Streaming platforms such as Netflix, Amazon Prime Video and Disney+ will soon face regulations to invest in Australian content as Australian regulations catch up to other global players.
Nearly eight years after Netflix launched in Australia in 2015, closing the “regulatory gap” between unregulated streaming platforms and regulated traditional television is at the forefront of Arts Minister Tony Burke.
Streaming regulations in Australia
Announced as part of the Labor Party’s new national culture policy, a six-month consultation period will begin to look at the shape and intensity of new streaming rules. The implementation deadline of the new streaming regulations is July 1, 2024 at the latest.
The regulation takes the form of a revenue levy, requiring a percentage of a streaming platform’s Australian revenue to be spent on local television and movies. Existing television regulations in Australia include the 55% local content broadcast quota on commercial free-to-air television and the 10% spending requirement for drama content on pay-television. A revenue levy would be a new policy mechanism in Australia’s television regulatory arsenal.
There is a particular urgency to regulate local content on streaming platforms for government – in 2020-21, for the first time, Australians watched online video before traditional television. Major US streaming platforms now dominate the viewing landscape, with Netflix, a mass service in Australia reaching more than 50% of television households.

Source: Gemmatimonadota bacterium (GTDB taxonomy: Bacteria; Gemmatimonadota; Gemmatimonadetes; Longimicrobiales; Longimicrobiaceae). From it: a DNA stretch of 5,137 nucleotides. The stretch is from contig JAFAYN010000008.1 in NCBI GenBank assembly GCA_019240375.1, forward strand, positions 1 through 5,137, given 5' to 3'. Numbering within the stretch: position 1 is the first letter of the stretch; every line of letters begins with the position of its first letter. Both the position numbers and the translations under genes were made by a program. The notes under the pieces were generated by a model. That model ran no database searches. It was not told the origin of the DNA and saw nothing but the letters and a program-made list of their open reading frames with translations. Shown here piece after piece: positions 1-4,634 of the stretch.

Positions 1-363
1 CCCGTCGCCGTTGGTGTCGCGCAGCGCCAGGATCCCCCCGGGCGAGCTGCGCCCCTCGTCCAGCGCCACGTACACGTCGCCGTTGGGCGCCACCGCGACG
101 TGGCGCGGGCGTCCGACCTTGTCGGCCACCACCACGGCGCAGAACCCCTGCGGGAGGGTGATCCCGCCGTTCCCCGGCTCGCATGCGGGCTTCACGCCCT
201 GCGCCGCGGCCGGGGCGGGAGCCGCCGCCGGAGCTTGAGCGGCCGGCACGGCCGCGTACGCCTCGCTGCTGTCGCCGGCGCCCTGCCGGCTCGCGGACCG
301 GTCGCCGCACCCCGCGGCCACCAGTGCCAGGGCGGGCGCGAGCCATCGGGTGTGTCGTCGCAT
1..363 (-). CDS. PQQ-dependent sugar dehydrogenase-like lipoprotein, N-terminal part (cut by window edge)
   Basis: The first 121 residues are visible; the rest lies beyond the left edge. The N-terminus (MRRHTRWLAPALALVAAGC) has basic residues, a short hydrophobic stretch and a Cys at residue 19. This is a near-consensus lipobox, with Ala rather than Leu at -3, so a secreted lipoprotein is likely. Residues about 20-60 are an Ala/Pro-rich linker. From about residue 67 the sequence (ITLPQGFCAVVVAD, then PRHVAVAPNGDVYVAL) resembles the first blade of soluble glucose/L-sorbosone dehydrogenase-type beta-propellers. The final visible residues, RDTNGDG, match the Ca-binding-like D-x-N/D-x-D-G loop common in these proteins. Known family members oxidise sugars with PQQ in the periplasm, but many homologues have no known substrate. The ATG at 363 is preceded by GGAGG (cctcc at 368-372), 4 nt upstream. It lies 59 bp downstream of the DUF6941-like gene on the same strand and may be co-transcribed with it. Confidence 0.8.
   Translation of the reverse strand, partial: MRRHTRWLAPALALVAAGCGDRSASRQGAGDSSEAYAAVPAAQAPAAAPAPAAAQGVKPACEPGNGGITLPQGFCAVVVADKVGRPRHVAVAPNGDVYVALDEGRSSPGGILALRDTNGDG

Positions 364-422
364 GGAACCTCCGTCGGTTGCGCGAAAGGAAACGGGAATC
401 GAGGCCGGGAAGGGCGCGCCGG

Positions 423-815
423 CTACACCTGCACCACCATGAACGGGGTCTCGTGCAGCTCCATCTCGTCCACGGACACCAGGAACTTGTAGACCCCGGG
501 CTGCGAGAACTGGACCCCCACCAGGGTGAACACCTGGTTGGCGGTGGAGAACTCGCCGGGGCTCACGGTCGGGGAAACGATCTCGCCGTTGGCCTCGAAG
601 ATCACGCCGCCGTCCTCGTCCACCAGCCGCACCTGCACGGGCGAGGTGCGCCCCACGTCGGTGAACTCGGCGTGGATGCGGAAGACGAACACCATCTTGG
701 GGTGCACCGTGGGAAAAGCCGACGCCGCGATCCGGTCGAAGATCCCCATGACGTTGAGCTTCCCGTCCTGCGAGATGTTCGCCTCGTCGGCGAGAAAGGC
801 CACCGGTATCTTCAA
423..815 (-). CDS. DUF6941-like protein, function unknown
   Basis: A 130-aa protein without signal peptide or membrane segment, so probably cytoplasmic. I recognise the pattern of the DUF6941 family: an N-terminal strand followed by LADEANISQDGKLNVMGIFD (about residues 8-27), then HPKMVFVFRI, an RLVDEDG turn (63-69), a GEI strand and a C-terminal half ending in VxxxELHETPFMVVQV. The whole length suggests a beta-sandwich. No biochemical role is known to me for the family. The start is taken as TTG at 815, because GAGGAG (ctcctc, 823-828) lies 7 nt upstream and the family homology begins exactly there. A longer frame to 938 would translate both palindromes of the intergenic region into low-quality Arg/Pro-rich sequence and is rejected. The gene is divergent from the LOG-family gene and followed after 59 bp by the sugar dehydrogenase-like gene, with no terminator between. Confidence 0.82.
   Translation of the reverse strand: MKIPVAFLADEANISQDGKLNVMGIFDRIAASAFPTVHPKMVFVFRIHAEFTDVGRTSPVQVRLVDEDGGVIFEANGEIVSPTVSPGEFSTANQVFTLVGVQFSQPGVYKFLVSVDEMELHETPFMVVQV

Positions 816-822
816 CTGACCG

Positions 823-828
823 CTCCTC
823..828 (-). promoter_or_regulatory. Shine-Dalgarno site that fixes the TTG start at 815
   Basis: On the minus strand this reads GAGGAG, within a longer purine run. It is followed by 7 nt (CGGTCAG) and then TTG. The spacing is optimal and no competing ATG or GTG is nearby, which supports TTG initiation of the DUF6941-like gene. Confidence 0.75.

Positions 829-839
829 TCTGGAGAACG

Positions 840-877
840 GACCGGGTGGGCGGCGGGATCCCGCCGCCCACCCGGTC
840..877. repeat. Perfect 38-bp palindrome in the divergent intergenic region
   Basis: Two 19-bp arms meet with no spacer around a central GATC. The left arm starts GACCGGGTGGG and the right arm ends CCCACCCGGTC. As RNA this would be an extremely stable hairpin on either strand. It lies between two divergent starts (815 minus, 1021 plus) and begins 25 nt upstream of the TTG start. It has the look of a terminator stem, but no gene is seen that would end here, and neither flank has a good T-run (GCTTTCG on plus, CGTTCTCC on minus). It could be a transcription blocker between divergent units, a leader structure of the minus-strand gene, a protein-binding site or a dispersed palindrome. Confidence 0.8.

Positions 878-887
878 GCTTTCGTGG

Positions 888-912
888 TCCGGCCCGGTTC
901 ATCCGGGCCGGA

The government is concerned about the growth of online video without cultural regulation, and fears that this, coupled with the prominence of US platforms, could contribute to “drowning out” Australian voices and stories. Regulating local content on streaming platforms is a way of supporting Australian cultural identity, ensuring Australians see themselves reflected on screen and supporting the screen sector with jobs and investment.
Some industry stakeholders, such as Screen Producers Australia, are strongly advocating for a high revenue tax of 20%. There are estimates that a 20% levy would result in about $500 million a year in addition to 10,000 jobs in the screen sector.
However, some experts have warned that such a high levy on local and global platforms could backfire and reduce the competitive advantage Stan could have with Australian content. If every service has to invest in Australian content, there’s less to discern Stan’s place in the industry.
Resistance to the new regulation
Unsurprisingly, the major streaming platforms have previously expressed opposition to new regulations, believing their current level of investment in Australia is sufficient. The Australian Communications and Media Authority reported Australian content spend from five major platforms at $335.1 million in fiscal year 2021-22.
While lobbying against new regulations, the streaming platforms are also planning ahead for potential liabilities. For example, Amazon’s resurgence of Neighbors would be a big help in meeting future Australian content obligations.
At what percentage an income tax would be charged, that is what the consultation period is for, they say, the government has not been alerted. However, no figure is excluded either.